Using social media to develop employee advocacy and achieve organisational aims is an area where non-profits can punch above their weight. But, how does this translate where you work? Is your digital strategy empowering your employee voice?


Organisations of all types have long talked about the importance of brand and of having employees as ambassadors to carry the word into the world beyond the walls of the organisation. In the networked world of today’s social web, this is more important than ever.


Today, social networks effectively dissolve organisational boundaries and flatten traditional hierarchies as they amplify the employee voice through platforms such as Twitter and blogs. And it’s this reach and impact that helps non-profits shine.

Claire Ainsley, Director of External Affairs and Communications at the Joseph Rowntree Foundation, uses social media as part of her role.


At the Joseph Rowntree Foundation, we use corporate social media and networks to raise awareness of our work. We also use social at an individual level as an enabler to a more networked and human organisation, because, as per the title of Euan Semple’s classic book, ‘Organisations don’t tweet, people do’.


In 2015, almost 10% of our total website usage data as measured by sessions came through social (mainly Twitter). Having social employees helps us build relationships, increase our influence and bring in learning from outside the organisation.

 "This is the first time that we have each had our own capacity to broadcast our ideas on a global scale in this way and for virtually no cost"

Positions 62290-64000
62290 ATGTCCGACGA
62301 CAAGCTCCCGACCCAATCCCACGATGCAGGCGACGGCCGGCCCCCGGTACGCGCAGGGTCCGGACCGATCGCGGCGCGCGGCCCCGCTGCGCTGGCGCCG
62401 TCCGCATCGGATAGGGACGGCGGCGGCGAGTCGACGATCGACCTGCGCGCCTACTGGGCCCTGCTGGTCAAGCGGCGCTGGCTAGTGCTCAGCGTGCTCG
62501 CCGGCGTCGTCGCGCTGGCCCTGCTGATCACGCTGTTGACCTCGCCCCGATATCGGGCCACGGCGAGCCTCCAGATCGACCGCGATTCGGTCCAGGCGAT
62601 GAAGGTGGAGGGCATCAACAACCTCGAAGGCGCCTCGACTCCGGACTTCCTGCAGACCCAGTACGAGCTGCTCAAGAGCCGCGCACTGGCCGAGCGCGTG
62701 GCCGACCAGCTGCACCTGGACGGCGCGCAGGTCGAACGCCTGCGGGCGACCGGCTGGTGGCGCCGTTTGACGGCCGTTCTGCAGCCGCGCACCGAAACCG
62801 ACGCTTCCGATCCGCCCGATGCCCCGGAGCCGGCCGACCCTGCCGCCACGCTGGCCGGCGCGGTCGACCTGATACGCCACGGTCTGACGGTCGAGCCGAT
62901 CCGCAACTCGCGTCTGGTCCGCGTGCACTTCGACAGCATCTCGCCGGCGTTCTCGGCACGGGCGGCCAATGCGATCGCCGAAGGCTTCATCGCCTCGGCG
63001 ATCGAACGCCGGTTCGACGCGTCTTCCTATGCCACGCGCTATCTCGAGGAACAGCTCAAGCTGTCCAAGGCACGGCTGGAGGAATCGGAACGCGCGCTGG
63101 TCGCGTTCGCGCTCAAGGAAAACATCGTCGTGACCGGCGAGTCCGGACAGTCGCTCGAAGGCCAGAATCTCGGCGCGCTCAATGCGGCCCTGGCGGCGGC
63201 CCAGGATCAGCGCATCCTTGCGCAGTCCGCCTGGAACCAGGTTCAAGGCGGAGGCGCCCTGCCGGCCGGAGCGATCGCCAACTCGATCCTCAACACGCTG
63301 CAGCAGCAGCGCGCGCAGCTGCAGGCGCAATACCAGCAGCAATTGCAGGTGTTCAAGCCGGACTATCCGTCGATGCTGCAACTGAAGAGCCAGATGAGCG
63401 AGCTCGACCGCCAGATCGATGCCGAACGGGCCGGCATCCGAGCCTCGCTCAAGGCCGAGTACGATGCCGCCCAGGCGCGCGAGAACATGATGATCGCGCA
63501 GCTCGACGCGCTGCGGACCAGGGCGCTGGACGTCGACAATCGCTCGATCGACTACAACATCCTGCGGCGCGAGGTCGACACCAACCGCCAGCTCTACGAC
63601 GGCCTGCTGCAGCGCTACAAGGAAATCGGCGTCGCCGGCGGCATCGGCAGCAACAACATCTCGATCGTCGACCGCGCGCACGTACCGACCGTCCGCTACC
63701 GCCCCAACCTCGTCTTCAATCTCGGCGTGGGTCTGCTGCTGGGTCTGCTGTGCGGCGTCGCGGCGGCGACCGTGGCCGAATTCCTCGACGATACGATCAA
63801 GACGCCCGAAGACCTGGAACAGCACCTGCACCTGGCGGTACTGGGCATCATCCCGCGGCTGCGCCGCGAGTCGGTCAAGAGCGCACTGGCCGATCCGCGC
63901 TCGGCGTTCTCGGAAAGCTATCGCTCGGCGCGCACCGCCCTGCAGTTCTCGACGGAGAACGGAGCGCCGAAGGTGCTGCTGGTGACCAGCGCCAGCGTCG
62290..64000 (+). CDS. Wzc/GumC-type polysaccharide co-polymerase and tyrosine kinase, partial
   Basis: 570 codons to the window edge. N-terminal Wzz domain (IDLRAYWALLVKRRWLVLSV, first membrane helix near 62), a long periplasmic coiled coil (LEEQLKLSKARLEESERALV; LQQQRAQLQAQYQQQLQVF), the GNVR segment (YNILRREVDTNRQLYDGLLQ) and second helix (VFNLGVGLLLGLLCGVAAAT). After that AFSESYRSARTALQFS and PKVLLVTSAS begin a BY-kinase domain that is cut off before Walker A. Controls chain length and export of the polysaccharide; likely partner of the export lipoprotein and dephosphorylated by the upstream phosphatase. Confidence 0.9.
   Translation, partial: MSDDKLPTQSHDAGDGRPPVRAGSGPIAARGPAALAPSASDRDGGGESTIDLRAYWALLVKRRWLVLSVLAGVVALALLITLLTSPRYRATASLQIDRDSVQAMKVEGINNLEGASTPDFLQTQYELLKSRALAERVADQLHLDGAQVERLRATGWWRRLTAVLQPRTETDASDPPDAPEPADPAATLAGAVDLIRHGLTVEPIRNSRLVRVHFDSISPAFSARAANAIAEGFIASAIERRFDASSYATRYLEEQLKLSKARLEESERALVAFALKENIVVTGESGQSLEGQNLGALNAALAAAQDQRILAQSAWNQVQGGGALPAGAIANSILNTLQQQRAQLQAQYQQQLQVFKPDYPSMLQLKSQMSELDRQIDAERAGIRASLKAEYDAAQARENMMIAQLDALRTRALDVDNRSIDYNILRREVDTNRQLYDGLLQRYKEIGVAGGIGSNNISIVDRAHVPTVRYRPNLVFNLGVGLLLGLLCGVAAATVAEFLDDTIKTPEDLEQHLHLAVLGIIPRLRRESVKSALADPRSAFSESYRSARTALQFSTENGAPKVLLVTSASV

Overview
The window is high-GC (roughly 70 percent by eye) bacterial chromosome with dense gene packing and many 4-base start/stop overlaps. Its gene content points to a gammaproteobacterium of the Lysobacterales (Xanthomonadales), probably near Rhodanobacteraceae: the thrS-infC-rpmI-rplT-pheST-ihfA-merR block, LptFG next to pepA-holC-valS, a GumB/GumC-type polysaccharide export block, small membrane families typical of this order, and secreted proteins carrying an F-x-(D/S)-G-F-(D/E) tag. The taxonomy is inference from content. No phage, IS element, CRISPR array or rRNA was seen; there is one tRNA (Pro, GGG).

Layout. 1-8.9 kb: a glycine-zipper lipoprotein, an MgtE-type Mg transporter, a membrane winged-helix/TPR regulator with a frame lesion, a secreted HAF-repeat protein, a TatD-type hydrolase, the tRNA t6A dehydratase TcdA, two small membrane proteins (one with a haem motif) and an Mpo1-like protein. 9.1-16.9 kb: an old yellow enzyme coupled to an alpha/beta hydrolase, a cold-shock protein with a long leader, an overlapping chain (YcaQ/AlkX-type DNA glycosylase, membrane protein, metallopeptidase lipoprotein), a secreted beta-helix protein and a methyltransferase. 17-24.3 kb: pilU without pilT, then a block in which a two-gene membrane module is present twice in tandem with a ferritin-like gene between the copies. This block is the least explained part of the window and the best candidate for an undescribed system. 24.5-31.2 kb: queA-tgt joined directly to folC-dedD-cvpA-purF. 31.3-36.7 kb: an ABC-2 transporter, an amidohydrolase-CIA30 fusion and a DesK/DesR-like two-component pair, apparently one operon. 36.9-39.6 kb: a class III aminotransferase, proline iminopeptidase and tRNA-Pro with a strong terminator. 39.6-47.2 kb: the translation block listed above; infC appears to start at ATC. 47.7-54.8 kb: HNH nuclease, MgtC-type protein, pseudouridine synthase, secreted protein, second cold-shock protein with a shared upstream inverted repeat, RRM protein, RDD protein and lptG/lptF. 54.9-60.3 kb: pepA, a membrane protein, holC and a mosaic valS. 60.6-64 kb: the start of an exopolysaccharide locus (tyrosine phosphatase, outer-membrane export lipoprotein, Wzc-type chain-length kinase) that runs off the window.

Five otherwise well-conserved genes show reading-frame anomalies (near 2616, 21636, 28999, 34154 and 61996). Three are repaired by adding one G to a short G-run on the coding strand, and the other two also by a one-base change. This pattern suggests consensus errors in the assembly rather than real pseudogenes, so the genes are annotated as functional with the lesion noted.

Euan Semple


We start by including digital in induction, highlighting how ‘digital’ is not so much about technology as it is about a networked mindset where collaboration helps us all win. We share guidelines, including ‘how tos’ for key channels, and offer support on how to use social for personal and professional development.

Sharon Godwin sharing JFR's latest research


It’s vital to have social at the heart of your organisational objectives. So we suggest ‘tweets of the day’ to make sharing easy, if employees want to share, and we feedback on the impact of social in digital dashboards, including website stats. This shows people how they are helping to deliver our digital strategy.


We use an intranet blog and internal magazine to talk about digital. We offer 1-2-1 support on how social can support individual objectives, and show how to measure success. For example, our policy and research managers tend to use social differently to someone working in our housing services. We also have a corporate blog and, more recently, we have started exploring LinkedIn publisher and Medium.

Infographics and 'shareable' content make it easier for employees to become advocates

For brands, it’s often said that employees are your most important asset. So, are you making the most of social as an enabler to unlock the potential of your employees?


  • Run a session with your colleagues to decide how social media could help you in your roles. For example, do you want to increase reach, generate corporate partnerships or lobby MPs?.
  • Give staff clear guidelines and training on what they can and can’t say.
  • Share key analytics to show how staff’s social media presences are helping achieve your charity’s digital strategy.


  • A kickstart guide to employee social media advocacy (linkhumans)
  • 7 ingredients for employee social media advocacy (Convinceandconvert)
  • A 6 step guide for creating an employee advocacy program for your business (Hootsuite)


Skills for Health - Registered Charity Number 1132476. Company Number 6659453